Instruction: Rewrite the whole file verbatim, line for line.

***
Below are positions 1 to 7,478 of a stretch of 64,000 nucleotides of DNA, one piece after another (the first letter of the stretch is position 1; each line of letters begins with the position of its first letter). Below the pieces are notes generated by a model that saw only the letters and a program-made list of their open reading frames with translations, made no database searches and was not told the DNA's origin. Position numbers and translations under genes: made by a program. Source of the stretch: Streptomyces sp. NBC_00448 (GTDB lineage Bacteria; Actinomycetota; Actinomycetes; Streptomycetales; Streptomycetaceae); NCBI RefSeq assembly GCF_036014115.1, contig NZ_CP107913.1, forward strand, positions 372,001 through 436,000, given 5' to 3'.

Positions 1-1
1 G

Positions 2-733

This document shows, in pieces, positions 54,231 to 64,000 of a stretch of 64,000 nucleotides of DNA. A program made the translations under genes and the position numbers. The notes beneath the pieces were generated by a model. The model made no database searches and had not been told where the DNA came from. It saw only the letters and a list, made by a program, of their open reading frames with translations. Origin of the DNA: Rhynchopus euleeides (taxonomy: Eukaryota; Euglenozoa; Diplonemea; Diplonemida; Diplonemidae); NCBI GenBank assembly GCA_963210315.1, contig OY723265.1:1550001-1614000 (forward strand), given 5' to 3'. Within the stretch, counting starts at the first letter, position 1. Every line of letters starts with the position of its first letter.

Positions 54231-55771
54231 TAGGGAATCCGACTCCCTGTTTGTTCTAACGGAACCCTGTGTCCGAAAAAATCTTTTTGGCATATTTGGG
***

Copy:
Below are positions 1 to 7,478 of a stretch of 64,000 nucleotides of DNA, one piece after another (the first letter of the stretch is position 1; each line of letters begins with the position of its first letter). Below the pieces are notes generated by a model that saw only the letters and a program-made list of their open reading frames with translations, made no database searches and was not told the DNA's origin. Position numbers and translations under genes: made by a program. Source of the stretch: Streptomyces sp. NBC_00448 (GTDB lineage Bacteria; Actinomycetota; Actinomycetes; Streptomycetales; Streptomycetaceae); NCBI RefSeq assembly GCF_036014115.1, contig NZ_CP107913.1, forward strand, positions 372,001 through 436,000, given 5' to 3'.

Positions 1-1
1 G

Positions 2-733

This document shows, in pieces, positions 54,231 to 64,000 of a stretch of 64,000 nucleotides of DNA. A program made the translations under genes and the position numbers. The notes beneath the pieces were generated by a model. The model made no database searches and had not been told where the DNA came from. It saw only the letters and a list, made by a program, of their open reading frames with translations. Origin of the DNA: Rhynchopus euleeides (taxonomy: Eukaryota; Euglenozoa; Diplonemea; Diplonemida; Diplonemidae); NCBI GenBank assembly GCA_963210315.1, contig OY723265.1:1550001-1614000 (forward strand), given 5' to 3'. Within the stretch, counting starts at the first letter, position 1. Every line of letters starts with the position of its first letter.

Positions 54231-55771
54231 TAGGGAATCCGACTCCCTGTTTGTTCTAACGGAACCCTGTGTCCGAAAAAATCTTTTTGGCATATTTGGG